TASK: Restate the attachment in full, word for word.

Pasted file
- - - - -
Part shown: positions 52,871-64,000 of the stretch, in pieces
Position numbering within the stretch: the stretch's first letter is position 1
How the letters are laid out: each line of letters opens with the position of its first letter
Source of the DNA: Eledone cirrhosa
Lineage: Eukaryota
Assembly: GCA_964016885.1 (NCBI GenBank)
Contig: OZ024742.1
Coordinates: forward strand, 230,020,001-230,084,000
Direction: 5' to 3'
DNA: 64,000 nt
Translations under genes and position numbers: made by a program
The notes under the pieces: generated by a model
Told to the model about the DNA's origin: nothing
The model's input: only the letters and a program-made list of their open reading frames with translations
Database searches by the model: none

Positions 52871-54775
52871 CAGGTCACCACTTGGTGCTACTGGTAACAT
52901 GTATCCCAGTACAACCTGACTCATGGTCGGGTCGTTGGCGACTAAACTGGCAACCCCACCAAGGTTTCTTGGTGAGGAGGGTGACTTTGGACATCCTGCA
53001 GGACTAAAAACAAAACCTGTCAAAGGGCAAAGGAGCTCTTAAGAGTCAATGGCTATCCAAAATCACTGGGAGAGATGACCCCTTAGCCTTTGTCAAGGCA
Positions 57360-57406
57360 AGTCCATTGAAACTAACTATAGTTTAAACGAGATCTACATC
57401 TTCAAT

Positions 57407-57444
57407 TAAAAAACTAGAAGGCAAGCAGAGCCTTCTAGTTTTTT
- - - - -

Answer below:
Part shown: positions 52,871-64,000 of the stretch, in pieces
Position numbering within the stretch: the stretch's first letter is position 1
How the letters are laid out: each line of letters opens with the position of its first letter
Source of the DNA: Eledone cirrhosa
Lineage: Eukaryota
Assembly: GCA_964016885.1 (NCBI GenBank)
Contig: OZ024742.1
Coordinates: forward strand, 230,020,001-230,084,000
Direction: 5' to 3'
DNA: 64,000 nt
Translations under genes and position numbers: made by a program
The notes under the pieces: generated by a model
Told to the model about the DNA's origin: nothing
The model's input: only the letters and a program-made list of their open reading frames with translations
Database searches by the model: none

Positions 52871-54775
52871 CAGGTCACCACTTGGTGCTACTGGTAACAT
52901 GTATCCCAGTACAACCTGACTCATGGTCGGGTCGTTGGCGACTAAACTGGCAACCCCACCAAGGTTTCTTGGTGAGGAGGGTGACTTTGGACATCCTGCA
53001 GGACTAAAAACAAAACCTGTCAAAGGGCAAAGGAGCTCTTAAGAGTCAATGGCTATCCAAAATCACTGGGAGAGATGACCCCTTAGCCTTTGTCAAGGCA
Positions 57360-57406
57360 AGTCCATTGAAACTAACTATAGTTTAAACGAGATCTACATC
57401 TTCAAT

Positions 57407-57444
57407 TAAAAAACTAGAAGGCAAGCAGAGCCTTCTAGTTTTTT